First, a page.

Acne linked with increased risk of depression

Researchers found that patients with acne had a significantly increased risk of developing major depression, in the first five years after being diagnosed with acne. The largest electronic medical records databases in the world,

The British Journal of Dermatology analysis included data from The Health Improvement Network (THIN) (1986-2012), a large primary care database in the United Kingdom.

The investigators found that the risk for major depression was highest within 1 year of acne diagnosis — a 63% higher risk compared with individuals without acne and decreased thereafter.

Can acne cause depression?

The studies suggest that it is extremely important that physicians monitor mood symptoms in patients with acne and initiate prompt treatment for depression or seek consultation from a psychiatrist when needed. As there is an undeniable link between skin disease and mental illness. Various studies on patients have shown that the risk of depression was highest in the period right after the first time a patient presented to a physician for acne concerns.

Lead author Dr. Isabelle Vallerand, of the University of Calgary, in Canada. “For these patients with acne, it is more than a skin blemish — it can impose significant mental health concerns and should be taken seriously.”it shows just how impactful our skin can be towards our overall mental health”. and poor mental health can in turn affect the skin adversely

Acne treatment including the highly effective acne medication isotretinoin should be made more readily available despite reports of its association with depression and teen suicide. That’s the implication of a study just published in the Journal of the American Academy of Dermatology.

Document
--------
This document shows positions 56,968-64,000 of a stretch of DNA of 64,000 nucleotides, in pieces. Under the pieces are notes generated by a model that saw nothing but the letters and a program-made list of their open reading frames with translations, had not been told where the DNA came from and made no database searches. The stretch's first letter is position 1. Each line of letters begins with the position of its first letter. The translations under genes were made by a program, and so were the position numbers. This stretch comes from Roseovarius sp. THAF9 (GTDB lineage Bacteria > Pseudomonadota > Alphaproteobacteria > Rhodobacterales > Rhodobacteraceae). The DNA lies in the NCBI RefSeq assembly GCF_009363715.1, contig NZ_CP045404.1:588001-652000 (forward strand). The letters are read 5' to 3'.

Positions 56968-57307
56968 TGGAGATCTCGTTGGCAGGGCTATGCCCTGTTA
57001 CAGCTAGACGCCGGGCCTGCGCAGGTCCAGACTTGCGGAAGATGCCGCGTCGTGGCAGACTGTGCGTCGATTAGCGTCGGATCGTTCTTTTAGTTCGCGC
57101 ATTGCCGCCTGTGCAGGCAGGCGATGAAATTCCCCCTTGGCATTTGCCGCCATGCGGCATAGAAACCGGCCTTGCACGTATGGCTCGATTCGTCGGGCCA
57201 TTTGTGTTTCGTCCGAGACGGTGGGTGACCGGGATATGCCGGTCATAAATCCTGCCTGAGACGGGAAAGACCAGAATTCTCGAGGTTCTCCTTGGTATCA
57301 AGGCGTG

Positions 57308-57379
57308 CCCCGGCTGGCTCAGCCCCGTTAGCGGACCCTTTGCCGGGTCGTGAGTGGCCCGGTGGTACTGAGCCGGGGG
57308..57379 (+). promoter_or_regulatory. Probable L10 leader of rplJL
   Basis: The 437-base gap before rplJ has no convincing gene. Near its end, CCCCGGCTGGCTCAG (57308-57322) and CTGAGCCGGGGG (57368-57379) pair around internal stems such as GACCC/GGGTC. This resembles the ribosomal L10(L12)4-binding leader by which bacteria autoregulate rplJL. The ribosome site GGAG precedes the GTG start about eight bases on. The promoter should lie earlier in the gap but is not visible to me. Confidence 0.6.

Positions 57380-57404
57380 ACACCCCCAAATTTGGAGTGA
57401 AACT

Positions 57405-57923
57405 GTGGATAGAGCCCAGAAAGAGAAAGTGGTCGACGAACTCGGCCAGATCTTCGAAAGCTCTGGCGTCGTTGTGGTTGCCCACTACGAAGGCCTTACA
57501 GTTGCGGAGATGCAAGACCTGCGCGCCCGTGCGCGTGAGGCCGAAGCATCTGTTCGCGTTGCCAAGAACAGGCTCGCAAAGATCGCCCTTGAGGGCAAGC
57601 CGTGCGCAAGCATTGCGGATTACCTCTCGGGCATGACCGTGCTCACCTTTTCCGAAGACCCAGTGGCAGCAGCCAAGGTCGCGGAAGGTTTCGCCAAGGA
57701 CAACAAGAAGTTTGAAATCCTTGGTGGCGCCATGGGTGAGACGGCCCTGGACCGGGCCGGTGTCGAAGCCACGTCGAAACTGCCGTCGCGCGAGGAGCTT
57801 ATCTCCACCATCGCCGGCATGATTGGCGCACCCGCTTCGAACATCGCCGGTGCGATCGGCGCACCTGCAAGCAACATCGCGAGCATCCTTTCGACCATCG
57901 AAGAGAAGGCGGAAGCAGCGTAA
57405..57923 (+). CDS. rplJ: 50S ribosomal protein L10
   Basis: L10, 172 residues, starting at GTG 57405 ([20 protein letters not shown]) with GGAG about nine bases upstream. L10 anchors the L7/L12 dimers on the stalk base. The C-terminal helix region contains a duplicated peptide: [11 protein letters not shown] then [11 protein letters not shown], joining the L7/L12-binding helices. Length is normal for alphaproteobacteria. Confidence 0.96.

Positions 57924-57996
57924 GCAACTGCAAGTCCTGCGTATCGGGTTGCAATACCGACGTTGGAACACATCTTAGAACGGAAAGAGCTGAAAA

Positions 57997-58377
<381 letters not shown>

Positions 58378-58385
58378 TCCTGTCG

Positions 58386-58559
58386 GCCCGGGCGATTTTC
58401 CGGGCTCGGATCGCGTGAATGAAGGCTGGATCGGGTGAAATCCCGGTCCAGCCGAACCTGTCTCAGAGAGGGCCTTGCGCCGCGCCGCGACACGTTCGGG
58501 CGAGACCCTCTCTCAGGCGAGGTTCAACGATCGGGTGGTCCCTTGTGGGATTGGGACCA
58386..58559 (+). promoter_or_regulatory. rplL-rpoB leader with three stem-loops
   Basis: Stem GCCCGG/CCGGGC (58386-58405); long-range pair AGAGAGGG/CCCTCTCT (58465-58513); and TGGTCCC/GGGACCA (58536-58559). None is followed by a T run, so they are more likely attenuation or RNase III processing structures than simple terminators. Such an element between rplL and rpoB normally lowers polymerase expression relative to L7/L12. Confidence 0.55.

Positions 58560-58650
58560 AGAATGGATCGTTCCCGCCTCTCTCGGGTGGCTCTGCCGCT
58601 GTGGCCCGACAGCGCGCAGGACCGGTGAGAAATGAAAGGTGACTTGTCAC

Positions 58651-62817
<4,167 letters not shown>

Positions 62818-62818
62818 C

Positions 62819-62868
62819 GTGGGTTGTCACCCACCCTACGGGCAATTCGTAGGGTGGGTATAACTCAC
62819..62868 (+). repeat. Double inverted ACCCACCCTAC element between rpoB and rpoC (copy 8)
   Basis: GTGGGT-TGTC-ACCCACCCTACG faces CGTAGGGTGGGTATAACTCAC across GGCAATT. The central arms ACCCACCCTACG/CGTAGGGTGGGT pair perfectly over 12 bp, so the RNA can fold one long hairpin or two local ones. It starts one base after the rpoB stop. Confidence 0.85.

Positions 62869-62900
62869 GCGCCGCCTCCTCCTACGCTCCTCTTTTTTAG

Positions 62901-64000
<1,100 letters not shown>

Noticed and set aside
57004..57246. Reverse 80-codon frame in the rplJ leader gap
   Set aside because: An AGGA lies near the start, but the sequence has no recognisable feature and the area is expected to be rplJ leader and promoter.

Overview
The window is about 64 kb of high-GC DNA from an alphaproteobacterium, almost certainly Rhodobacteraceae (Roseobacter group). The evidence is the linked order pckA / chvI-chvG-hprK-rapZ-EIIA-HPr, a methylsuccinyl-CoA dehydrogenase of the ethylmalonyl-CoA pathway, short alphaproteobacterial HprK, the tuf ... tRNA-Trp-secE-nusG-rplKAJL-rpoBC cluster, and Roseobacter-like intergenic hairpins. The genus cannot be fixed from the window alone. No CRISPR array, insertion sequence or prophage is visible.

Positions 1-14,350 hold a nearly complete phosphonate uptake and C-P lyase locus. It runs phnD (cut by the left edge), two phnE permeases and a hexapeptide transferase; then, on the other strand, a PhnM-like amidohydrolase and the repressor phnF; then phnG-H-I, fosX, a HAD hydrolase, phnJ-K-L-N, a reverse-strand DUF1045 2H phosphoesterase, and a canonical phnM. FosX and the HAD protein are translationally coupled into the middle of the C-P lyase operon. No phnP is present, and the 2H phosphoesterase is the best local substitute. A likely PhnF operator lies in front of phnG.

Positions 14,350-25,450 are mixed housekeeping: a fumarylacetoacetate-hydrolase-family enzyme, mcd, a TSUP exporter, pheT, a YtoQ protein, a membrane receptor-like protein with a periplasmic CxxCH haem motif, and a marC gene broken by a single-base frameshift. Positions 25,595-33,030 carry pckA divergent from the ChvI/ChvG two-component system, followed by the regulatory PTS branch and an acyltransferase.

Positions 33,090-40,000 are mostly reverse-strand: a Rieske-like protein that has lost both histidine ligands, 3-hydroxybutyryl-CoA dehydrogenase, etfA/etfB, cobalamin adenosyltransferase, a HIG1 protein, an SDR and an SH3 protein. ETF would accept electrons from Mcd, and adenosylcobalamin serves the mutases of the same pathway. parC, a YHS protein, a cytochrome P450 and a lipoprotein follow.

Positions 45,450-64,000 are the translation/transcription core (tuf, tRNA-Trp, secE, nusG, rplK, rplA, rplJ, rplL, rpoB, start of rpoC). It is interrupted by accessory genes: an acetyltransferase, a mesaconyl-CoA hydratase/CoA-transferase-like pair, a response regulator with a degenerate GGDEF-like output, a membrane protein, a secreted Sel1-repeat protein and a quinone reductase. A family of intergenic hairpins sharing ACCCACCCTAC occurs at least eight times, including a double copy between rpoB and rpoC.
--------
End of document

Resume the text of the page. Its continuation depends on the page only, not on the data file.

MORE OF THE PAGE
Why does acne cause anxiety?

A research led by Misaki Natsuaki at the University of California – Riverside has shown that severe acne when left untreated poses a serious risk for depression and anxiety. The research led by Natsuaki conducted a study involving more than one million people which has shown a significant association with acne and mental health. The researchers lay down that even though there is no physical pain or impairment caused by acne, there is severe risk of mental health issues as the appearance matters.

Natsuaki’s meta-analysis found both depression and anxiety heightened in acne sufferers at an effect size similar to the ill effect of cyberbullying on victim’s depression, anxiety, and loneliness. Contrary to expectations, the researchers found that acne is associated with greater anxiety and depression among adults than adolescents.

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Materials provided by WileyNote: Content may be edited for style and length.

Journal Reference:

  1. I.A. Vallerand, R.T. Lewinson, L.M. Parsons, M.W. Lowerison, A.D. Frolkis, G.G. Kaplan, C. Barnabe, A.G.M. Bulloch, S.B. Patten. Risk of depression among patients with acne in the U.K.: a population-based cohort studyBritish Journal of Dermatology, 2018; DOI: 10.1111/bjd.16099

Wiley. “Acne linked with increased risk of depression.” ScienceDaily. ScienceDaily, 7 February 2018. <>.

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